That's different, that converts the psilocybin to psilocin - something that would go on in your stomach anyway. Adding lemon gets that step out of the way so it all hits you faster.

Shouldn't there be a warning label in the Grapefruit section of supermarkets?

No, because the warning comes with the medecine

I've been scrutinizing my package leaflet for tamsulosin. No mention of grapefruit. Revision date October 2017.

The article links to research from 2012. I'm going to guess that the dangers turned out to be small and eat my grapefruit for breakfast tomorrow as planned.

Thank you, very helpful.

Its useful for getting the most bang for your buck ouy of expensive medications.

Hah I know right? I do wonder however, is there a use case for these furanocoumarins found in grapefruit? Perhaps it could make for more efficient drugs that could (potentially) be cheaper? Or perhaps doctors prescribing ludicrously expensive drugs (like the cancer drugs listed) could prescribe a lower dose and a grapefruit concentrate?

I wonder if grapefruit + reduced dosage could be as effective for primary effects, but reduce side effects for some drugs.

Would be interesting to find some research in this area: most of what I can find warns of increased side effects from maintaining constant dosage.

Interesting related info: "Seville oranges, (often used in marmalades), limes and pomelos also produce this interaction. Varieties of sweet orange, such as navel or valencia, do not contain furanocoumarins and do not produce this interaction."


I've heard it's best to avoid or reduce citrus intake while taking drugs.

I don't know why, but this could be why.

Also from the NHS website is this interesting 2014 report on grapefruit juice and diabetes. In the reported study, grapefruit juice was as effective at lowering blood sugar as metformin, a leading drug for type 2 diabetes. However, this report cautions about the results - the study was not carried out on humans, but on non-diabetic mice:

Could grapefruit juice protect against diabetes?


I don't think that's how drug pricing works. According to this report's appendix G[1], manufacturing costs are 25% of price and they count after-release R&D as part of that (and don't count pharmacy margins).

Most generic drugs probably don't cost more than a few cents a pill to manufacture, assuming the pharmacy and manufacturer make a profit on it.

In other words, it's all in the R&D and compliance costs, which grapefruit couldn't help with.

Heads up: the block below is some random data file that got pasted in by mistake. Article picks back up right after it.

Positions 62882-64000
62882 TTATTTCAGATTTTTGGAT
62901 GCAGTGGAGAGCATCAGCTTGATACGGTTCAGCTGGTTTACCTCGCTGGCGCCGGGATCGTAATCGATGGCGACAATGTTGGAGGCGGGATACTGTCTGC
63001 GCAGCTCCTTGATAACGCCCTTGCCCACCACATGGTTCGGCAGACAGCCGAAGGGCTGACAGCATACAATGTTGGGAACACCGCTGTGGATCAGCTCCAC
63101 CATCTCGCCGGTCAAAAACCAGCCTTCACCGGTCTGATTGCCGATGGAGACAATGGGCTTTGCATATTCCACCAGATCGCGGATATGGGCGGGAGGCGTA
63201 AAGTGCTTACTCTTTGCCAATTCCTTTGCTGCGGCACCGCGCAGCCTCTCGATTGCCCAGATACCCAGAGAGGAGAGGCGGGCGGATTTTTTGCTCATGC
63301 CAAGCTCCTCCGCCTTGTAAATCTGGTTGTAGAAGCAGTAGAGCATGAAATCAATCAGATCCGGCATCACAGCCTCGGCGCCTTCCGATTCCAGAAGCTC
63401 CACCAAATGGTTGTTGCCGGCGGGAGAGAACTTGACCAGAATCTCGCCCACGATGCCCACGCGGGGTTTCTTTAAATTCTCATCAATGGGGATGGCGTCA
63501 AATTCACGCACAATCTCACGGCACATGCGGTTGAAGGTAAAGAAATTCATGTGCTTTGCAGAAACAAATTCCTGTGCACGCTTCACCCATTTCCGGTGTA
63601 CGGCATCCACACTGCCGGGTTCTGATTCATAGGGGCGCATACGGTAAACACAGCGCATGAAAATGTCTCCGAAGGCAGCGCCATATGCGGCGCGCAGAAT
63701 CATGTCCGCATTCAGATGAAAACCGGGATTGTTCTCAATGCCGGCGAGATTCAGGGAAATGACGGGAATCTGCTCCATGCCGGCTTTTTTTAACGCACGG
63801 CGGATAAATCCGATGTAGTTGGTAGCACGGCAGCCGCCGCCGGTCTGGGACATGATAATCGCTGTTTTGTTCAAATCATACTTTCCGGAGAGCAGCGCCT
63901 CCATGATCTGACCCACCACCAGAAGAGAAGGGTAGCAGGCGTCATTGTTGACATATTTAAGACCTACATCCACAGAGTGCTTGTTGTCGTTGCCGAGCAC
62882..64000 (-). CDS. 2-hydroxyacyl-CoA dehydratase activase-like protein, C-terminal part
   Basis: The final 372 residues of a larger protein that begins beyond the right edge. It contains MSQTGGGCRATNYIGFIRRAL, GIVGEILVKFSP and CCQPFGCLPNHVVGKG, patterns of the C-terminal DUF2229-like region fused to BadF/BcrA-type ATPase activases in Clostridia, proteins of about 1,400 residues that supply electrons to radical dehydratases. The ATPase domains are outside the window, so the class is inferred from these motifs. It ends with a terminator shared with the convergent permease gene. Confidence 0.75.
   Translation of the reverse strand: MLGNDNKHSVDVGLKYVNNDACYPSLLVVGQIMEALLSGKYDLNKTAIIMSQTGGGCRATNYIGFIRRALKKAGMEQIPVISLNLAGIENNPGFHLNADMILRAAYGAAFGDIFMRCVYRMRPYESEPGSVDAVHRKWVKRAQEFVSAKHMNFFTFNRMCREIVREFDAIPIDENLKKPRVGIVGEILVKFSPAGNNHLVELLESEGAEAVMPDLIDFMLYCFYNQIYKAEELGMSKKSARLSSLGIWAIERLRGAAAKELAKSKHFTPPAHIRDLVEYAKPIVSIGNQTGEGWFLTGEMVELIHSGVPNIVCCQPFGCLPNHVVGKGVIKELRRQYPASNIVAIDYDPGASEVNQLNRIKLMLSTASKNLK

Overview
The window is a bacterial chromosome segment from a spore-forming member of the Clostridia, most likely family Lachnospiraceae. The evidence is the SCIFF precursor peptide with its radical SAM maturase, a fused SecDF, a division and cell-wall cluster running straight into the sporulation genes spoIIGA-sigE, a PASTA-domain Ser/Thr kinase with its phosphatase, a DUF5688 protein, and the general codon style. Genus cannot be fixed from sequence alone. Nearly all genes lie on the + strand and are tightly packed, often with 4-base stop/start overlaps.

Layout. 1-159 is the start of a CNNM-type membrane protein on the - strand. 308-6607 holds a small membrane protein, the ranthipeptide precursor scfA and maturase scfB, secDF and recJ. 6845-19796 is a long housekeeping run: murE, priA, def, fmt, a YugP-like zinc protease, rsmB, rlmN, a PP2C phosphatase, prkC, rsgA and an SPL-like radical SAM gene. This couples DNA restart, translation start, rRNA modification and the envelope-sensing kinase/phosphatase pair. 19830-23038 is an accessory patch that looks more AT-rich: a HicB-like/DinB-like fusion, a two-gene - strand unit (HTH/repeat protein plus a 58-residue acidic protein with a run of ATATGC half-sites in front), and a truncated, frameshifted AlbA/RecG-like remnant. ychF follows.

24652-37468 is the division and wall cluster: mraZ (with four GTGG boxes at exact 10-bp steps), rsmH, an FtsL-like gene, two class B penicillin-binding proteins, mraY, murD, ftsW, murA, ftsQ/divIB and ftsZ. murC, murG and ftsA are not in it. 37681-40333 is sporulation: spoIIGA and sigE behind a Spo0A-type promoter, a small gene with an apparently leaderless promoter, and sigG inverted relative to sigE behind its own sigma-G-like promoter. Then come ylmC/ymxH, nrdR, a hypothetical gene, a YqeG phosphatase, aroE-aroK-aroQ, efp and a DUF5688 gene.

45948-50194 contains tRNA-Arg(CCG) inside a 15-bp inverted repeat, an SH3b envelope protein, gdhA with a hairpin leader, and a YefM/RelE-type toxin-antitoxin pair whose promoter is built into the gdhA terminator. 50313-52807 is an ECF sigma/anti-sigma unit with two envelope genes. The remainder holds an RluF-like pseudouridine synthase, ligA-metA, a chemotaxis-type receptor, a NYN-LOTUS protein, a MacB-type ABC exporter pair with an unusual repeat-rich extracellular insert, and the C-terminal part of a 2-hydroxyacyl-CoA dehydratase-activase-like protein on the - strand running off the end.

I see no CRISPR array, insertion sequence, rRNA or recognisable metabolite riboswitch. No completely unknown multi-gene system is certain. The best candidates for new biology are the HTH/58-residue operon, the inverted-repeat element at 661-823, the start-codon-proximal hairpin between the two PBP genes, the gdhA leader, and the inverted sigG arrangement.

And re: doctors prescribing a combination of active ingredients that hadn't had a pharma company spend a few billion dollars studying... well, just read this[2], about how some company is making big bucks selling $300 fish oil pill bottles that had a bit of FDA compliance work (and related studies) done about them because doctors would never prescribe the $30 pill bottles that weren't filed with the FDA.

[1] http://bvssp.icict.fiocruz.br/pdf/Pharmaceutical.pdf


Back when I was dependant on Valium, which was hard to acquire, it was a great way to rocket up the effects

LSD too apparently, so the wisdom goes.

I guess that might be medication depending how you view it.

One thing glossed over in these articles is that the impact is mostly on this enzyme as it exists in the intestines.

There’s less impact on this enzyme as it exists elsewhere in the body (primarily the liver).

I avoid grapefruit-anything. I’m on two pretty standard drugs, and they shouldn’t have any reactions, but I’d rather not take that chance anyway.

There's no need to guess; you can look up specifically whether CYP450 enzymes metabolize your medications (and its metabolites). If not then the answer is almost certainly that you're safe.

I don't know what the downvotes are about. I'm right. This stuff isn't magic. The mechanism of grapefruit-drug interactions is well-understood.

Here's a 2012 article from the NHS website on this topic which I think is more readable than the Wikipedia entry:


I'd even prefer the Erowid page : https://erowid.org/ask/ask.php?ID=2726

Thanks - but also check out the “citrus genetics and interactions” section further down in the wiki, it’s fascinating.

Also Fresca is packed with grapefruit juice.